It’s for this reason that E.F. Schumacher, the maverick economist whose ideas are the launching pad for this series of posts, drew a hard distinction between what he called primary goods and secondary goods. Secondary goods are the goods and services provided by human labor, the ordinary subject of economic theory. Primary goods are the goods and services provided by nature, and they make the production of secondary goods possible. The difference between the two is very much like the difference between income and profit in a business: you have to have income in order to have profit, and if you neglect income while maximizing your profit, sooner or later you go bust.

A failure to distinguish between primary and secondary goods is at the root of a great deal of current economic nonsense. It’s usually possible, for example, to substitute one secondary good for another if the supply runs short or the price gets too high, and for this reason it’s a standard assumption of economics – and one of the foundations of the law of supply and demand – that consumers can meet their needs equally well with many different goods. Yet this assumption does not apply to natural goods. In the world of nature, a different rule – Liebig’s law of the minimum – applies instead: production is limited by the scarcest necessary resource. Thus if you have a farm and can’t get water for your crops, it doesn’t matter if you have excellent soil and all the other requisites of farming; you can’t grow anything.

In certain limited situations, to be sure, it’s possible to substitute one primary good for another – for instance, to use low-grade iron ores such as taconite when the high-grade ores have been exhausted. Even when this can be done, though, a law of diminishing returns always applies. You can get iron out of low-grade ore, but the extraction process is less efficient and takes much larger inputs of energy. When energy is cheap, you can ignore this – and this is exactly what happened over the course of the 20th century, as the iron industry retooled itself to use steadily lower grades of ore and steadily larger inputs of energy – but that in itself simply passes costs onto the future, since the fossil fuels that provided the energy inputs are themselves subject to depletion, and to a law of diminishing returns. One way or another, the substitution imposes additional costs without providing any additional economic benefit.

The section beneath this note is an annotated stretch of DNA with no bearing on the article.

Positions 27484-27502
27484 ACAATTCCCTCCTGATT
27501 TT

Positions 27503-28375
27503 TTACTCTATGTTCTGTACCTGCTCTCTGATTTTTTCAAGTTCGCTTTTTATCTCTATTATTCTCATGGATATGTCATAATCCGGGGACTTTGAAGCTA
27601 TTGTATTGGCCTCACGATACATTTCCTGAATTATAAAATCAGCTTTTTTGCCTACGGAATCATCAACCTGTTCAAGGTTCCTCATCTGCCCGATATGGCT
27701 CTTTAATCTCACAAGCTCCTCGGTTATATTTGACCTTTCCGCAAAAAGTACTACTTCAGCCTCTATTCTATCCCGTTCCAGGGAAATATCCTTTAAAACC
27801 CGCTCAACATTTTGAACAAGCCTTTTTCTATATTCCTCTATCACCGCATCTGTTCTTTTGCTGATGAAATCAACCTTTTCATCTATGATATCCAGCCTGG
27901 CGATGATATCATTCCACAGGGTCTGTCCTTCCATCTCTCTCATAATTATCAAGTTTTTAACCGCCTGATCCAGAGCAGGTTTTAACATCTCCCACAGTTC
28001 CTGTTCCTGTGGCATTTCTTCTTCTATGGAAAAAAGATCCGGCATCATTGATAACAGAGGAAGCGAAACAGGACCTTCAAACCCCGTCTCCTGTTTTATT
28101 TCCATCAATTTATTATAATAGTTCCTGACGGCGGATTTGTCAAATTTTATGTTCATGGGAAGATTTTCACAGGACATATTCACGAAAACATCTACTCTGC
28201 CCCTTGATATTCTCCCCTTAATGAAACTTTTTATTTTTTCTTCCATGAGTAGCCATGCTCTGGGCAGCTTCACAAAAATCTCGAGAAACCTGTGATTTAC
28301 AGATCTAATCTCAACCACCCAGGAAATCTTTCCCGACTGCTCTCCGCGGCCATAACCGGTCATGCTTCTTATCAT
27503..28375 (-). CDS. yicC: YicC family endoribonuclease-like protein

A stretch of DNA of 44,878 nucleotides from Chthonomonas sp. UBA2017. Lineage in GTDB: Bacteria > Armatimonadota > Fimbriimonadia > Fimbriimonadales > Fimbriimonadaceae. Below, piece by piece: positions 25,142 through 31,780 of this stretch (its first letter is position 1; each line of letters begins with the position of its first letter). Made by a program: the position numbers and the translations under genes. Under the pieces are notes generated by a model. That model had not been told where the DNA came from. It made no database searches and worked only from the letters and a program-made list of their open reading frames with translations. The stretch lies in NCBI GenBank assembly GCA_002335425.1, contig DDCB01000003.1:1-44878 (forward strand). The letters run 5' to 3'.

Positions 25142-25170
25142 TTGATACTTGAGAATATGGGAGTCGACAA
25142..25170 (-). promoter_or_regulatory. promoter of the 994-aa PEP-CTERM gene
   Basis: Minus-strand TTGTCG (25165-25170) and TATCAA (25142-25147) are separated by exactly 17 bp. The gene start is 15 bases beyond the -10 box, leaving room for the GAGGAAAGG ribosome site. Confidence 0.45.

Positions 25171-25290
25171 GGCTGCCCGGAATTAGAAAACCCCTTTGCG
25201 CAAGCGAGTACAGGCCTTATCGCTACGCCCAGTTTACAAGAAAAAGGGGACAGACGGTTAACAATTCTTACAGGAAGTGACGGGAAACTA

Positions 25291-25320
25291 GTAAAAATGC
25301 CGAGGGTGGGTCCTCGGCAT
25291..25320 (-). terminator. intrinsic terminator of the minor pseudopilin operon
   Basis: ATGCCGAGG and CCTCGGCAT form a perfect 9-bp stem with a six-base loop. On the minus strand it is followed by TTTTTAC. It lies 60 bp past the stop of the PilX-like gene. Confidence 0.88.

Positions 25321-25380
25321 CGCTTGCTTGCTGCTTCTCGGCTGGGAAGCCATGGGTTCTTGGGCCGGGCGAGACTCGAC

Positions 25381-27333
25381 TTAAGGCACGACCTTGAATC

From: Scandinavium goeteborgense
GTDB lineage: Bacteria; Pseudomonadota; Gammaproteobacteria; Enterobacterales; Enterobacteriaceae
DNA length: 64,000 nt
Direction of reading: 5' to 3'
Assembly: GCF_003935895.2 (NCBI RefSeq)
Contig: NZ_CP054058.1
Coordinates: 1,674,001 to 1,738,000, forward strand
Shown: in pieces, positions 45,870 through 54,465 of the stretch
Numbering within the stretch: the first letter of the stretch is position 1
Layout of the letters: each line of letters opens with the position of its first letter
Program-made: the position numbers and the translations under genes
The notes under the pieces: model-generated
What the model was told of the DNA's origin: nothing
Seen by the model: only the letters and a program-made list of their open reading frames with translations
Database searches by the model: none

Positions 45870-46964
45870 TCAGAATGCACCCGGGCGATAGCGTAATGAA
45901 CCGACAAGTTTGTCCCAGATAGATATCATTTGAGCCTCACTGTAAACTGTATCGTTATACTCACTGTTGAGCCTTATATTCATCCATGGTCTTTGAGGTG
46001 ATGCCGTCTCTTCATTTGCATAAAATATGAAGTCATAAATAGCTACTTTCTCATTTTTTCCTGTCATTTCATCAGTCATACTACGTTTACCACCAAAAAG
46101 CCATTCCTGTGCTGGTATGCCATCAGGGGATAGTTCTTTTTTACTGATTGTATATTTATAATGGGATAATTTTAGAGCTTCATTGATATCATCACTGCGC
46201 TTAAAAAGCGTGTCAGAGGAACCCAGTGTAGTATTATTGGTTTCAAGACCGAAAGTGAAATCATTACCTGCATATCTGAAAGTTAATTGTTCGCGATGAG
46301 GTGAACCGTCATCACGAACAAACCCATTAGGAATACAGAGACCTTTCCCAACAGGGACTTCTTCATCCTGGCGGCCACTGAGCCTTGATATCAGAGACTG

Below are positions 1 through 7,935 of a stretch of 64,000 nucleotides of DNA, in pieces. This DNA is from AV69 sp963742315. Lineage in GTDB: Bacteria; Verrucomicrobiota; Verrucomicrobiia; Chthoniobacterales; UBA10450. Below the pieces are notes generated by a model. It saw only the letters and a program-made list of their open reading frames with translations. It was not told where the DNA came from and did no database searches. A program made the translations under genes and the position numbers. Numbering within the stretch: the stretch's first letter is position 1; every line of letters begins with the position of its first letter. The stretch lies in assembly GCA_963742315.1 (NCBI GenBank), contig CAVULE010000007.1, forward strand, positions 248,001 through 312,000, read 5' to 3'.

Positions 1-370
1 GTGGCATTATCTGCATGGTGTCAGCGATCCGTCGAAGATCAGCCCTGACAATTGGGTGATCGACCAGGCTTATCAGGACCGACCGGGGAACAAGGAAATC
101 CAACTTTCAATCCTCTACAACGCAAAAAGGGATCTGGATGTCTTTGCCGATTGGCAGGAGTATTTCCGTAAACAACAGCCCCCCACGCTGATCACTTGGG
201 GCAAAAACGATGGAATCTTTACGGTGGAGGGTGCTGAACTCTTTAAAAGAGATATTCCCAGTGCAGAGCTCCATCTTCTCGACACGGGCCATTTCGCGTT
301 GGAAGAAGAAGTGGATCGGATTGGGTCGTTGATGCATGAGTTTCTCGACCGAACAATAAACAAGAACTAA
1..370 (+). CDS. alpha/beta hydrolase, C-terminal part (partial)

This same rule also applies to every other natural good. Consider the valuable service provided to the world’s economies by the honeybees that pollinate most nongrain food crops. If we succeed in adding the honeybee to the already long list of the world’s extinct life forms, it would doubtless be possible to replace their pollination services by other means, whether that took the form of huge pollinating machines rumbling across the fields or the simpler and probably more economical approach of migrant workers using little brushes to wipe pollen from a bag onto the stamen of every single flower. Note, though, that no farmer in his or her right mind would hire a thousand laborers with brushes instead of calling up the local beekeeper and arranging for a few hives to be left in the fields; substituting some other pollination method for bees would add a huge additional cost to farming, without yielding any additional benefit.